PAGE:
You may have heard about how cryptocurrency mining uses a massive amount of energy. But did you know that there are different ways to process cryptocurrency transactions and create blocks in a blockchain, some of which may not be as resource intensive. Proof of stake is a methodology that processes transactions and validates blockchains for a cryptocurrency.
Let’s delve further in proof of stake to find out more about what it is and how it works.
Proof of stake (PoS) is a protocol that some cryptocurrencies use to achieve distributed consensus—to create and maintain agreement across the crypto’s network about the activity occurring in the network. The PoS methodology, like its better known cousin proof of work (PoW), is used to both process transactions and mint new cryptocurrency.
The PoS protocol delegates authority to users in a crypto network based on how much of the cryptocurrency a user “stakes” as collateral. The PoS protocol is a process of validation, rather than mining.
Here’s how proof of stake (PoS) validation works, with the end result that cryptocurrency transactions are processed and new coins or tokens are minted:
Unvalidated transactions enter a pool and PoS validators are randomly selected to process (validate) the transactions. The same process is used to mint new cryptocurrency.
In order to be considered as a PoS validator, you have to own the applicable cryptocurrency - the more a particular validator owns, the more they can “stake”. A set amount of cryptocurrency is typically required to be staked in order to become a validator.
The PoS validators typically have the longevity of their stake and history of accurate validations considered by an algorithm to give them more weight in the “random” selection.
When selected, a PoS validator earns the authority to process the pool of transactions and add a block to the blockchain.
The validator is rewarded with more of the same cryptocurrency, with the exact amount proportional to the amount of crypto the validator has staked.
The validator now has more crypto to stake, as well as increased longevity and accuracy that may assist them in being selected in the future.
Proof of stake validation and proof of work (PoW) mining are the two main protocols used to add blocks to a crypto blockchain. Let’s take a closer look at how they compare:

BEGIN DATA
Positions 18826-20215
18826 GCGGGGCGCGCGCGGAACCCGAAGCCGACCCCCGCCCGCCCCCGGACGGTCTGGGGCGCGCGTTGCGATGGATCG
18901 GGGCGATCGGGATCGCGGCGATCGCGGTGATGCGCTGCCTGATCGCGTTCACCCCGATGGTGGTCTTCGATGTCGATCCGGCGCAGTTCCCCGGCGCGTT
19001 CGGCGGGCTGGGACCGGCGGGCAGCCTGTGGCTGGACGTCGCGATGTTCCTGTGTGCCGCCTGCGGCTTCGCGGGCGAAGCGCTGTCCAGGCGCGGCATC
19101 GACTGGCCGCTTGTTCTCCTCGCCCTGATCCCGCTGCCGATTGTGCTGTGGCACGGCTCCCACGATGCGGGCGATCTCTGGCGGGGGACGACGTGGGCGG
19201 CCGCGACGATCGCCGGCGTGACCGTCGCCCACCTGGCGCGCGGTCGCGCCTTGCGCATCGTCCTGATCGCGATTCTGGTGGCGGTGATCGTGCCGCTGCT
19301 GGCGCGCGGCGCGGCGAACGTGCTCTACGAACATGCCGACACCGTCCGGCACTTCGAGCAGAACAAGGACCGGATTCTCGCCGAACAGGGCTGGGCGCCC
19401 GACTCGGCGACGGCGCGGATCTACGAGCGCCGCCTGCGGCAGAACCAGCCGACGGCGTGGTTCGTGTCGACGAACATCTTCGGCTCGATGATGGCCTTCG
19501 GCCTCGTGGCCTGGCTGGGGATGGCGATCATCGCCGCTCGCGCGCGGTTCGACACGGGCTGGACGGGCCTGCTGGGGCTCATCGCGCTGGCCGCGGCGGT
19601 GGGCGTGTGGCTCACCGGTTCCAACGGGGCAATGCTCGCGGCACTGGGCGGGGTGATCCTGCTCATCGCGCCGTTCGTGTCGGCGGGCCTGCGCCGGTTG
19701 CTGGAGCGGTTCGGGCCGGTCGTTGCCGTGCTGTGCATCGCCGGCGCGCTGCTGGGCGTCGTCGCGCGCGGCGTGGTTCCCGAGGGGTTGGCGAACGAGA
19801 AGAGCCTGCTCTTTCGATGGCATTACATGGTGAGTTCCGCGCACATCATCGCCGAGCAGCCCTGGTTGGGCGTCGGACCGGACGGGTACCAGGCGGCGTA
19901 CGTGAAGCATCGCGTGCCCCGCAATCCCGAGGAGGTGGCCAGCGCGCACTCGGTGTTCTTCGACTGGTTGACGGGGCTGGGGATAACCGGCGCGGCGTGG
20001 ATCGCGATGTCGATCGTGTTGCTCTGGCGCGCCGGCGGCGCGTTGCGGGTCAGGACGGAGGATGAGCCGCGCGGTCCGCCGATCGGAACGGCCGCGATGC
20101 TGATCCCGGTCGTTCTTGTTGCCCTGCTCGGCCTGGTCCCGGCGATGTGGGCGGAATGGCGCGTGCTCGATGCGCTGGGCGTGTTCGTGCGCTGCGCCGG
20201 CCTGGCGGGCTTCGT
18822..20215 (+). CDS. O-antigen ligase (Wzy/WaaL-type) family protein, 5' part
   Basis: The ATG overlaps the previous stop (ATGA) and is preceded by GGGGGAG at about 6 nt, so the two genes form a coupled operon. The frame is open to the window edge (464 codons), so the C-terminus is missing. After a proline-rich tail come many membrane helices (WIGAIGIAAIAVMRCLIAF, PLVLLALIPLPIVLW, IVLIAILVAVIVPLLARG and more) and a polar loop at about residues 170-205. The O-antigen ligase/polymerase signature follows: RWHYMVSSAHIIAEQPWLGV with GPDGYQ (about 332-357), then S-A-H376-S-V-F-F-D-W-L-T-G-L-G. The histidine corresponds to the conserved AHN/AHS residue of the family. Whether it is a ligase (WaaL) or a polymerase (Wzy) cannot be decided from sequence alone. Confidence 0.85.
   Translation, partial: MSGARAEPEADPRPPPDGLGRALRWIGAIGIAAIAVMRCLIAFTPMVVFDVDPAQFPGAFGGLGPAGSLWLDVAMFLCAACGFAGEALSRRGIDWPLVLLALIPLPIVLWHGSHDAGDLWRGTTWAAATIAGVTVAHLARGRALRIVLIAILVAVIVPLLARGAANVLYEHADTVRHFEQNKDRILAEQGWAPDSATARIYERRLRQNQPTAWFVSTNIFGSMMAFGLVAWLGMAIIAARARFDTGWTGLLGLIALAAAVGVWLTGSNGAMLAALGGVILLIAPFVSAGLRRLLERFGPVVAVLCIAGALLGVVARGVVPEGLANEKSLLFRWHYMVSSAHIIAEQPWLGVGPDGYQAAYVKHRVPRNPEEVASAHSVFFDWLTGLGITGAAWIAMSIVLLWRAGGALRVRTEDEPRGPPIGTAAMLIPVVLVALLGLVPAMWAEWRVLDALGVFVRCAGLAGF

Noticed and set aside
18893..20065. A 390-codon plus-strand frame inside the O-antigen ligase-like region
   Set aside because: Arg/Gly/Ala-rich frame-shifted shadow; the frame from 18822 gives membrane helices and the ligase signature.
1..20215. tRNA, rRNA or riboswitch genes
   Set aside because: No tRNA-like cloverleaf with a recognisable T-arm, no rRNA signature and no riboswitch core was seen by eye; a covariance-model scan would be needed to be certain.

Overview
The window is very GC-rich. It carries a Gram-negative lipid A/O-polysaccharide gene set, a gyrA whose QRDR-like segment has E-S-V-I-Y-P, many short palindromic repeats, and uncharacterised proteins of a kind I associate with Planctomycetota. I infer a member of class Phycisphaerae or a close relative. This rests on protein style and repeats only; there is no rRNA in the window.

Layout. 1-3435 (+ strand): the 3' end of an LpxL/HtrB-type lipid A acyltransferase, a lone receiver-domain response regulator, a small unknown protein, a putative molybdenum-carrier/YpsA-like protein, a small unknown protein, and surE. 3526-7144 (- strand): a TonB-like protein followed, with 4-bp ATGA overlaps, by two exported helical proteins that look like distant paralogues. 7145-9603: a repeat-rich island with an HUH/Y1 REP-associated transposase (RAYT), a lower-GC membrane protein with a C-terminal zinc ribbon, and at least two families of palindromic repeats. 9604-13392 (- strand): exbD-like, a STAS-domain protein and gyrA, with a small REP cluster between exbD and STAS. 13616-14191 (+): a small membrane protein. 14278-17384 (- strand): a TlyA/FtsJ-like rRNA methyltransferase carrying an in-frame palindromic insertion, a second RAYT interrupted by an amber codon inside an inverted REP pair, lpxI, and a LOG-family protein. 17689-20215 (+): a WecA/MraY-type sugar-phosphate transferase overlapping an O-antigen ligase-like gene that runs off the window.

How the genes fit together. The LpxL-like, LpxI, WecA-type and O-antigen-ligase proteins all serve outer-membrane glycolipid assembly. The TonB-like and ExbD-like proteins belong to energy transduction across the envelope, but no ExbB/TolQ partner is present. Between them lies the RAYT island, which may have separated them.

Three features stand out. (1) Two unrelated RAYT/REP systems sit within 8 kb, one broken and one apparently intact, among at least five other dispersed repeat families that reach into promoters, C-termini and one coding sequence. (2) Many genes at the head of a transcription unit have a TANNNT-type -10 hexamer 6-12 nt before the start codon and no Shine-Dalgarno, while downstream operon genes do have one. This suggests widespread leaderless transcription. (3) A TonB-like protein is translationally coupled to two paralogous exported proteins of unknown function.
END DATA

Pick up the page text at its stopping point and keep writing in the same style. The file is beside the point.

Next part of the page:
Transaction processing method: PoS validation is based on the amount of cryptocurrency a user owns and stakes, while successful PoW mining is accomplished using vast computing power.
Hardware required: PoS validation only requires an internet connection, whereas PoW mining requires the purchase of extensive computer hardware.
Energy use: PoS validation is not energy intensive, unlike PoW mining which requires significant amounts of energy to support vast computing power.
Cost: Validating crypto transactions using PoS is less costly than mining crypto using PoW because PoW miners are required to both buy expensive hardware and use high amounts of energy indefinitely.
Vulnerability to 51% attacks: Cryptocurrencies that use PoS validation are generally not vulnerable to hacking by groups of malicious actors seeking to take majority (51%) control. That’s because achieving majority control would require owning 51% of that cryptocurrency. Cryptocurrencies that use PoW mining are more vulnerable, as taking 51% control can be accomplished by controlling 51% of the crypto network’s mining power.
An increasing number of cryptocurrencies are using proof of stake. Examples include:
Cardano (ADA): Launched in 2017, this cryptocurrency is currently the largest by market cap to use the PoS protocol.
Peercoin (PPC): Peercoin, which launched in 2012, was the first cryptocurrency to use the PoS mechanism. Peercoin uses a hybrid methodology that combines PoS and PoW.
Tezos (XTZ): Tezos is a decentralized blockchain network that facilitates peer-to-peer transactions. Launched in 2018, Tezos has always used the PoS consensus mechanism.
Cosmos (ATOM): Established in 2017, Cosmos is a decentralized network of blockchains that uses PoS to achieve distributed consensus.
Ethereum (ETH): The second-largest cryptocurrency by market cap, launched in 2015, Ethereum is gradually transitioning to PoS.
Cryptocurrencies are increasingly exploring the possibility of transitioning to PoS.
Cryptocurrencies that launch in the future will be faced with two viable options—PoW and PoS—to achieve network consensus. With the resource intensity of PoW mining increasingly under the spotlight, more cryptocurrencies may choose PoS to process crypto transactions and mint new cryptocurrency.
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